Instead of counting sheep to sleep, I should count Roman emperors--first the West than the East. Then I will start counting popes.

Crushed said...

Lad Litter- That view is certainly the one put across by Suetonius and perpetuated by Robert Graves in I Claudius.

But we mustn't forget, Graves was the translotor of Suetonius for Penguin Classics and Suetonius was a kind of gossip columnist historian whose main aim was to demonstrate how bad the Emperots prior to the 'good emperors' were.

I don't actually think Tiberius chose Caligula just to make himself look good by comparison.

Caligula had a lot of apparent merits prior to his accesion. He certainly had Charisma.

Tiberius is often under rated, I think by modern history, familiar as it is with Suetonius and Graves. The Middle Ages regarded him highly- medieval mystery plays generally portray him as angry that Pilate had killed Christ, for example.

Kate- I think possibly 9-11 tapped into our apocalyptic fears. They sem only to ever lie just under the surface.

It strikes me especially looking at Germany. I still think Germany lives in a shadow, and of course Austria too. Imagine having a whole history that kind of leads up to you rejecting your entire past?

It can't be good for the psyche of a culture. I can't believe its just coincidence that when something truly wierd or sick hits the headlines, it tends to be from that part of the world.

Martian- One could argue that all empires go through a number of different peaks, rather like waves- that there is a true peak period, followed by a delayed zenith which hides the fact the decline has already begun.

For example, I don't think the British Empire of 1900 any longer had the drive it had had at the Great Exhibition of 1851, when it truly was the powerhouse of the globe. But in wealth and territorial extent, it was at its greatest.

Likewise I think the Antonine Empire was probably Rome at aits wealthiest and most prosperous, but it was still a chastened Rome and one which already had within it the seeds of its own decline.

Enemy of the Republic- The third century sees a thick and fast succession of emperors, none of them much good and few very memorable. Heliogabulus the Horrible is perhaps the most amusing- far worse than Nero really. He had a macabre sense of humour- he'd feed his guests food from ivory and of course, they'd eat it anyway so as not to offend. Anmd if they got drunk, he'd send the lions in. And he was drawn by a chariot pulled by nude women. He was 21, I think, at his death.

Julian the apostate is the guy you're thinking of.

I think constantine deserves remembering well, because of his astute realisation that the only way to save the Empire was to accept Rome was done for- that civilisation could only be saved by building a new capital free from the dieing city and the past.

By building Constantinople, he changed the realpolitik of the Empire and allowed a New Roman Empire to carry on by merging the best of the decaying Empire with the values of the new Christian Imperium.
I often think the Byzantine Empire is a much neglected topic of history.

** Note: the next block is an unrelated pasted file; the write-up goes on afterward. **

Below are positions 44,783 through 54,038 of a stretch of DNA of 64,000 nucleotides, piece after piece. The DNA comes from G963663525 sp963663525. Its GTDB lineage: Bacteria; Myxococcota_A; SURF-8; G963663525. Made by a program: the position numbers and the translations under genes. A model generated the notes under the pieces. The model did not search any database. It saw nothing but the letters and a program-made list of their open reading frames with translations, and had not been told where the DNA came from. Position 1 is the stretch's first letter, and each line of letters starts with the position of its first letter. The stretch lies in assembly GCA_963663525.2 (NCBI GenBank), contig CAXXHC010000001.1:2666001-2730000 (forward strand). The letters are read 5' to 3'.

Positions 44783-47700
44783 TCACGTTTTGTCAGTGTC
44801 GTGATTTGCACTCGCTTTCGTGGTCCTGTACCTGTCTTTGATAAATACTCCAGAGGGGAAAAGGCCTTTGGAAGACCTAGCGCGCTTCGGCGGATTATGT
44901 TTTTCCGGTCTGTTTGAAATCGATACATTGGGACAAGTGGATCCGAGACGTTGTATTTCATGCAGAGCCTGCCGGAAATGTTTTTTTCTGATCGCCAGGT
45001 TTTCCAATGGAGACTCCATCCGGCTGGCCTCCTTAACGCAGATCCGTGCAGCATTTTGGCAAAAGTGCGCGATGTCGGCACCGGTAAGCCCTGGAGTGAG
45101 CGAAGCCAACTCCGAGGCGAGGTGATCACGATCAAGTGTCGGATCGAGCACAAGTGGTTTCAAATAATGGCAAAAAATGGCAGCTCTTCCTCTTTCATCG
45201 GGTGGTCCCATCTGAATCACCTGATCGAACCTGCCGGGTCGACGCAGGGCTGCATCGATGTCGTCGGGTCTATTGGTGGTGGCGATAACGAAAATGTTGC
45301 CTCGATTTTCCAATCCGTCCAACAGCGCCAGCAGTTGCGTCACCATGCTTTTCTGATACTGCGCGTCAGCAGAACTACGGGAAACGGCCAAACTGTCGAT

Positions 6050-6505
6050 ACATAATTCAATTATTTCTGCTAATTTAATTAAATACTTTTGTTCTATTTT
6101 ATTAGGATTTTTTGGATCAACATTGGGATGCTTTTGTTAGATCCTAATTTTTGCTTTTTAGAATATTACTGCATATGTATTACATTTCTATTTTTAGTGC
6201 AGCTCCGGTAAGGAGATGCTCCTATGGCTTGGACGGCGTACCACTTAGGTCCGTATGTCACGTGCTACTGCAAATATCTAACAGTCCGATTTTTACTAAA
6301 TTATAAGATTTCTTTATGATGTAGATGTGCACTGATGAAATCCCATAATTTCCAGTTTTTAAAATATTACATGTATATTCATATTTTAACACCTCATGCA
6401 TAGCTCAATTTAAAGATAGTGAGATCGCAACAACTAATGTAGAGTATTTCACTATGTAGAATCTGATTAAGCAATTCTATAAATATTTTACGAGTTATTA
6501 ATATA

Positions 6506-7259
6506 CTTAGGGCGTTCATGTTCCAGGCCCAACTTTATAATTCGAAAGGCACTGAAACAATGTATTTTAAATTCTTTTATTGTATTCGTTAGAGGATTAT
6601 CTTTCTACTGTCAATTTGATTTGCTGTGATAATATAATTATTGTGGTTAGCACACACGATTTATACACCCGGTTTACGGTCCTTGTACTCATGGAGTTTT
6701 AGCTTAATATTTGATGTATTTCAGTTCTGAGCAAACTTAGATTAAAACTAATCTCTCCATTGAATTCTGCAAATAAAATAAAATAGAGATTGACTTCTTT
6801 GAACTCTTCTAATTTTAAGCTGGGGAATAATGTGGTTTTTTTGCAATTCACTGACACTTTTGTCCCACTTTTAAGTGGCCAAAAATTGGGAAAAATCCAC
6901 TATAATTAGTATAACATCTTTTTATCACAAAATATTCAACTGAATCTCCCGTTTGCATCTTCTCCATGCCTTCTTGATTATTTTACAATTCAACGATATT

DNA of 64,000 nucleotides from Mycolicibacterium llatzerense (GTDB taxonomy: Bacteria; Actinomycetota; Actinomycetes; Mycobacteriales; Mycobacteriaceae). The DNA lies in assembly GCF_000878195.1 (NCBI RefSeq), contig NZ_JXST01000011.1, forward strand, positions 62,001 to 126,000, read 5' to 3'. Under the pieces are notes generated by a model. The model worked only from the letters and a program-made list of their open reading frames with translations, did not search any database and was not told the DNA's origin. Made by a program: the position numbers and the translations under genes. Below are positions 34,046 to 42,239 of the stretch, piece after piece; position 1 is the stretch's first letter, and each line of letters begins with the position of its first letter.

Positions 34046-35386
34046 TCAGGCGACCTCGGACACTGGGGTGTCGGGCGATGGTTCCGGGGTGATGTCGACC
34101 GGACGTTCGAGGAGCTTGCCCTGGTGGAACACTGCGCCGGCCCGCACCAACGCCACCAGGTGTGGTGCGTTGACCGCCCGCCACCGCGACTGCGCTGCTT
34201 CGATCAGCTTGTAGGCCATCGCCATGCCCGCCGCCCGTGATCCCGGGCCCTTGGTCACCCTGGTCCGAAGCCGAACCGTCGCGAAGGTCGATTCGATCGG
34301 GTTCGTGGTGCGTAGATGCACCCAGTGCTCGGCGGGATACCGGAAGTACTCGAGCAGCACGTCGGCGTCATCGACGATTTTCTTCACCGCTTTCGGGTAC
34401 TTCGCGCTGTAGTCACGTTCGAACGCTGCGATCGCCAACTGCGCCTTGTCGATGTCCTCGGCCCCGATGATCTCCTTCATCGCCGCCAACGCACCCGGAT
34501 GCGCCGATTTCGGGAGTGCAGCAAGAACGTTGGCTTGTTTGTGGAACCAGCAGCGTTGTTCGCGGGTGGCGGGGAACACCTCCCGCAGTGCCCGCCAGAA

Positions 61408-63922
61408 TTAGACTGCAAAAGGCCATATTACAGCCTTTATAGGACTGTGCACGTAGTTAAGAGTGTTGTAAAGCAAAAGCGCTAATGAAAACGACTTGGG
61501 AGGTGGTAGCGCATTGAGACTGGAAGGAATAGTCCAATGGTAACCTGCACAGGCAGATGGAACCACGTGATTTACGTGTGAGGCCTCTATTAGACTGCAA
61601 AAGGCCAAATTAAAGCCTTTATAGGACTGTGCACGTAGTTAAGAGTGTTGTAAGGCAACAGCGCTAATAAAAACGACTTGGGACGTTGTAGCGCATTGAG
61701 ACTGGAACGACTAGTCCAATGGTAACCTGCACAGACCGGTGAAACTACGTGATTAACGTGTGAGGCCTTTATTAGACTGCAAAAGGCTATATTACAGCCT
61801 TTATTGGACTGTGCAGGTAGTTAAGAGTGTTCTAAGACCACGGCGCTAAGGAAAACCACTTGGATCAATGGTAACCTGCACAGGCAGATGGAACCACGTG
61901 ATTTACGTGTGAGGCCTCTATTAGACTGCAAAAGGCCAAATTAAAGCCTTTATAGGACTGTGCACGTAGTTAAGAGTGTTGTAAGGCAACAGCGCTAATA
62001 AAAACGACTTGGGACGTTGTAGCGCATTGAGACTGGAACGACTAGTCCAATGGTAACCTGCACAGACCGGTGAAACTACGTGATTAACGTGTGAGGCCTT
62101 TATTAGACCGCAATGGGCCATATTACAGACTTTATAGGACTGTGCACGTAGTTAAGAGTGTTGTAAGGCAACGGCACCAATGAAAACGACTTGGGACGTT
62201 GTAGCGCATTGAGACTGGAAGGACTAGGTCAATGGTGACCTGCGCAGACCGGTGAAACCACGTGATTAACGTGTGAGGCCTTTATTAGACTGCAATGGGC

I'm not sure I could count Roman Emperors- Eastern ones from Justinian onwards, yes. Popes, well there were a lot of them. And it can get confusing with all the anti-popes and the errors in numbering, etc. With Popes I can usually say ROUGHLY when each one reigned if you give me his name, but I wouldn't want to attempt to list them in succesion. There's 262 of them, I doubt I'd get too far :)

And that doesn't count anti-popes.

Lad Litter said...

Yes, I'm a bit Graves-Suetonius centric I'm afraid, CBI. Dilletante, me?

If only the lost Annals of Tacitus would turn up in some attic.

Your knowledge and insight are superb.

Martian said...

But that we could share a pint and debate this, Crushed.

Martian said...

I agree with you there, Crushed. Certainly the British Empire was at its height in direct correlation with its maritime supremacy, which corresponds to that same general time period (albeit a bit later, perhaps).

Here's a thought that I know you will find familiar: at the height of their power, the Romans ruled a world at least as big as what Americans rule now -- without electricity, Internet, or artificial light.

How far, indeed, has civilization grown?

Crushed said...

Lad Litter- Tacitus is generally quite reliable, in my opinion. But yes, it's a shame we don't have the Caligula years.

I think I just look at the realities of Rome under Tiberius. Yes, he certainly succumbed to dotage a bit, but he came down on Sejanus like a ton of bricks when he went too far.

I think I tend to judge any culture on its literary/scientific output. And the height of Roman culture does seem to be about this point.

I'm not sure what moral lessons we can draw from this period, but it seems to me that humanity kind of found a perfect balance at that point- but balances are of their nature delicate. And time doesn't stand still.

But Rome still represents, to me, the earliest attempt to establish a truly comprehensive systematic way of living. Rome was the first culture to actually get down to trying to work out what was the best way for people to live and how to do it. A very practical culture, in some ways, if at the same time curiously ignorant in their superstitions.

Martian- I quite enjoy that actually, a good intellectual chat over a pint.

It's interesting your points ind of link with eachother...

It is a little known fact that the British Foreign Office was thoroughly pissed off by the Berlin Conference and the plans to actually carve Africa up. As it stood, Britain controlled the African trade without having to spend too much money on it. The concept of 'Invisible Empire'. And it was true, of course.

Actually carving africa up meant Britain spent more, but actually had less sway.

The British empire at the height of its ACTUAL power, controlled a lot more of global affairs than the map suggested. By 1900 it LOOKED bigger, but its power was on the wane.

Take South America. Up till the Spanish American war, the Monroe Doctrine meant diddly squat. Go south of Panama, and you might theoretically be looking at a load of unstable banana republics, but in practice, South America was a solely British trade preserve.

Even in the 1930s it was debatable ground- witness the Gran Chaco war- essentially between British Petroleum and Standard Oil.

Same with the US today. The only places it doesn't ACTUALLY determine the economy of, it declares to be pariah states.

One could argue that the US of today is equivalent to that portion of Italy that the senate ruled, the rest of the world is the wide Empire across the Rubicon.